That said, HOA amenities often include some some of the following:
Landscaping and maintenance, including pest control
● Garbage pickup
● Fitness Centers
● Community events
● Upkeep of shared utilities and common areas, such as walkways, parks, street lighting, elevators, or amenities like pools or clubhouses) ● Safety and security (particularly in gated communities; see our recent post on gated communities on this topic)
What are the potential advantages and disadvantages of a HOA?
When considering an HOA neighborhood, potential residents will quickly find that HOA features that seem like pros to one person may be cons to another.
We’ve compiled lists below of some of the most commonly-cited pluses and drawbacks in the great HOA debate, which may help you decide where you stand.
Pros of a HOA:
Well-maintained neighborhoods – Residents are held accountable to deed restrictions, architectural controls, and other guidelines to keep the neighborhood in good shape. For anyone drawn to a neighborhood that’s polished and put together, with no chipping paint and a certain collective aesthetic, HOA communities can be a dream come true.
Property values – On a related note, because HOA communities are commonly held to such high structural standards, residents can enjoy property values that hold steady or even rise over time.
Sense of community – In addition to more straightforward amenities, HOAs may also pay for neighborhood events to help residents get to know each other, such as picnics, cookouts, street festivals, and game tournaments.
Conflict resolution – Many of us have had the experience of wishing that an impartial third party could step in to resolve a dispute with an intractable neighbor. While HOA board members are only human and may not be completely impartial, they can still be an invaluable tool to bolster regulations and keep the peace.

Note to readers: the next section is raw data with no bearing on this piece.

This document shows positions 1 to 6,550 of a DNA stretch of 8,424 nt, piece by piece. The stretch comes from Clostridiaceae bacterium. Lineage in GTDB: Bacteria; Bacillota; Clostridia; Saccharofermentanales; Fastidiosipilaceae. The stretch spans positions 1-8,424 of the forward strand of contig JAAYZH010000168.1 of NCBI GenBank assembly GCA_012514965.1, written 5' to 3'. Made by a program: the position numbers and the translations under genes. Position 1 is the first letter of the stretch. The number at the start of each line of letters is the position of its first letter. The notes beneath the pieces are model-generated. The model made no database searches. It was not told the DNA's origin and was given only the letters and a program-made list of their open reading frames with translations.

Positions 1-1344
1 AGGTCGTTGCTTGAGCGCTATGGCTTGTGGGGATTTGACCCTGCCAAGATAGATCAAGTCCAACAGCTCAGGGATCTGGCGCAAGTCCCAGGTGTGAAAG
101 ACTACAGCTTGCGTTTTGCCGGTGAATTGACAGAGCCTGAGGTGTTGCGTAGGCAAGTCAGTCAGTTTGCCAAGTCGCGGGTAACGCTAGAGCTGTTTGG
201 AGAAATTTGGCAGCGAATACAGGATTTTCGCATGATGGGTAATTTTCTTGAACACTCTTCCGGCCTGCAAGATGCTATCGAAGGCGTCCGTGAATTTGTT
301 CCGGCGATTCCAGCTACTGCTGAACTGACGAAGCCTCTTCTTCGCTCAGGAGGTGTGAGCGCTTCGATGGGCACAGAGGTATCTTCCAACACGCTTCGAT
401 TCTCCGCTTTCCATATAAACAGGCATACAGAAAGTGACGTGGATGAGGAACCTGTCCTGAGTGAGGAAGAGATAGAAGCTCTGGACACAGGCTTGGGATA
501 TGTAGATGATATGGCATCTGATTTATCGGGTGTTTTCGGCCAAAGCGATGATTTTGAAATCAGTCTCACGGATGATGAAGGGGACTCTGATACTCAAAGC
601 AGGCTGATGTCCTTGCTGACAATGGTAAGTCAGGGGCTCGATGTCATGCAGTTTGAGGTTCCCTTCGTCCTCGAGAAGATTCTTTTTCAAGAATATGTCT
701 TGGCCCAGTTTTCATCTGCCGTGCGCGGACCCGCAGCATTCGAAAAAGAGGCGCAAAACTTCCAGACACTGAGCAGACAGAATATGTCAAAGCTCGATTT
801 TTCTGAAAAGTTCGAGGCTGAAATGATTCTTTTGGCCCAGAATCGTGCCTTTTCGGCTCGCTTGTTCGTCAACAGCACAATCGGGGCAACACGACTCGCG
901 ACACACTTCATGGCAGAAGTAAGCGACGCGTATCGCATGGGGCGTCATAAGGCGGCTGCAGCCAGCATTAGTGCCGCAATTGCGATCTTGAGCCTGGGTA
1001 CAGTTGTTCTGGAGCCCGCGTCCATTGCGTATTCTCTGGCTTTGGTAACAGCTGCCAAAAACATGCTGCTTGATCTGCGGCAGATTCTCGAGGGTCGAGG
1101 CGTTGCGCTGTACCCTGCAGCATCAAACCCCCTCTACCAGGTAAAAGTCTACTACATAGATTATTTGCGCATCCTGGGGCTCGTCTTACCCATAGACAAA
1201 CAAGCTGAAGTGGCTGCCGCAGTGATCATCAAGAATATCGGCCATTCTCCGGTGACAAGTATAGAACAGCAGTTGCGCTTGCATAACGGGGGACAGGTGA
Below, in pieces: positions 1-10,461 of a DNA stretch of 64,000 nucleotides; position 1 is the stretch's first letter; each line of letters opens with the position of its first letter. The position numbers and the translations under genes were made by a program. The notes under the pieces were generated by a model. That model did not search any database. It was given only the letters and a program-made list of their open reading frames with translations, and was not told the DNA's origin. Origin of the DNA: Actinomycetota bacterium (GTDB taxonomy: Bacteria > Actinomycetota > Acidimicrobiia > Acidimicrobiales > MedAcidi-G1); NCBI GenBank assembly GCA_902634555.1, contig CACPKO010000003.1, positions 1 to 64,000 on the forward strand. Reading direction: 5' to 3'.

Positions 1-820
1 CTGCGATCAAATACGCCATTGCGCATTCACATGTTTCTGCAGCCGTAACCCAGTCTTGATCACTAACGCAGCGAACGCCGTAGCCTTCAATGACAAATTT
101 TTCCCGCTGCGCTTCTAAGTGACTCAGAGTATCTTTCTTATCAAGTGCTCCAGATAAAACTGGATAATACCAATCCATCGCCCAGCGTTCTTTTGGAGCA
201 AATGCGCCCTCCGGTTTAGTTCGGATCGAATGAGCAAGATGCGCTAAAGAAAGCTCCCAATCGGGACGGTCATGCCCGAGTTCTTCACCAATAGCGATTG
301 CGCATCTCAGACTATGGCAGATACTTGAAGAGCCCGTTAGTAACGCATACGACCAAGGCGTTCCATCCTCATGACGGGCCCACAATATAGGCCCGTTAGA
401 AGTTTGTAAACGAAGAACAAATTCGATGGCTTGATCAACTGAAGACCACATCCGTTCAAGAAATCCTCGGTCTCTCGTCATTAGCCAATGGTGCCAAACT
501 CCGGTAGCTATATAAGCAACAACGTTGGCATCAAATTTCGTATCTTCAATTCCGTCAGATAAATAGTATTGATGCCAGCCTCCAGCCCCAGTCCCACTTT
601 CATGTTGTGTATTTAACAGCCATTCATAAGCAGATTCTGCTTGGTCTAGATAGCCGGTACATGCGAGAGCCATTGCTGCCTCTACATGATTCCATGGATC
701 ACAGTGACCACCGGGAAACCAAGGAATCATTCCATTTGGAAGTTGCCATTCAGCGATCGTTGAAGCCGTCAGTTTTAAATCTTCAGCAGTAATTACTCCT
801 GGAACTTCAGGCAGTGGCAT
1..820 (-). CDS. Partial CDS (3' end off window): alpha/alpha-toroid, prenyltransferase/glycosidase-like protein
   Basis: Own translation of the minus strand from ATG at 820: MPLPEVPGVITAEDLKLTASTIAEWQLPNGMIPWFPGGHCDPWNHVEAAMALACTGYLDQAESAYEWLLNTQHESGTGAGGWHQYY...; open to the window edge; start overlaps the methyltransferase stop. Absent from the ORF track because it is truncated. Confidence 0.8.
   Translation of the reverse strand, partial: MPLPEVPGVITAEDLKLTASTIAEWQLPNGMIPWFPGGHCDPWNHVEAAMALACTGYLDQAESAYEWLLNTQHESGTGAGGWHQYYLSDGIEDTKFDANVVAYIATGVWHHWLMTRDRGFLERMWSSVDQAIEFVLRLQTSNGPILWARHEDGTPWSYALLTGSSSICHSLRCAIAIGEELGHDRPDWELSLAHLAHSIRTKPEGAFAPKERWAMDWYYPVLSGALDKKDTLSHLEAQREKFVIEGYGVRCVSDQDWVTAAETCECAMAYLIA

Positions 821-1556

Amenities and well-maintained common areas – As we’ve mentioned above, a variety of amenities may be provided to HOA communities, including walking trails, barbecue pits, dog parks, and even private beaches.
Cons of a HOA:
Cost-benefit ratio – Some residents may feel that they’re not getting much bang for their buck, especially if their HOA focuses more on rules and restrictions than on amenities. Even if an HOA does provide amenities, the cost of their regular upkeep may outweigh their benefit.
Overly restrictive regulations — While some residents may find that HOA restrictions take a lot of stress out of their lives, others may chafe at covenants that seem to tamp down their individuality. Residents who dream of implementing environmentally friendly landscaping, owning pit bulls, or painting their front door bright pink may well be unhappy in an HOA. Certain HOAs may regulate at even more granular levels, including the height of your grass, or what color tarp you use to color your firewood.
Rule enforcement may seem arduous: While conflict resolution may be a benefit to some, it could strike another as overkill, particularly if disputes involve stiff penalties (often fines) that seem out of proportion with the offense.
Penalties for non-payment: Depending on the penalties allowed by their state’s law, residents who fall behind on their HOA dues may face a variety of consequences – anything from warnings, fines, revoked access to community facilities, a lien being put on your house by the HOA, or even forced foreclosure.
Petty politics: To return to the government analogy, an HOA is vulnerable to the same human failings as any other kind of governing body, and– at their worst — can be influenced by egotism, power plays, and infighting.
Red Tape: Some residents may find that too many of their actions are tied up in bureaucratic red tape, and that even simple repairs and redecorations (including holiday decorations) can quickly become a headache, taking significantly longer to complete than they would in an HOA-free neighborhood.
When all is said and done, there’s no right or wrong answer to the question of whether you join an HOA. Aside from budgetary considerations, your decision may ultimately rely on personal preference – and given that living anyplace will involve some measure of bill-paying and rule-following, the HOA question may at least give you some clarity on what you do or don’t find livable, and what is or isn’t worth some compromise.
Last Updated on April 28, 2022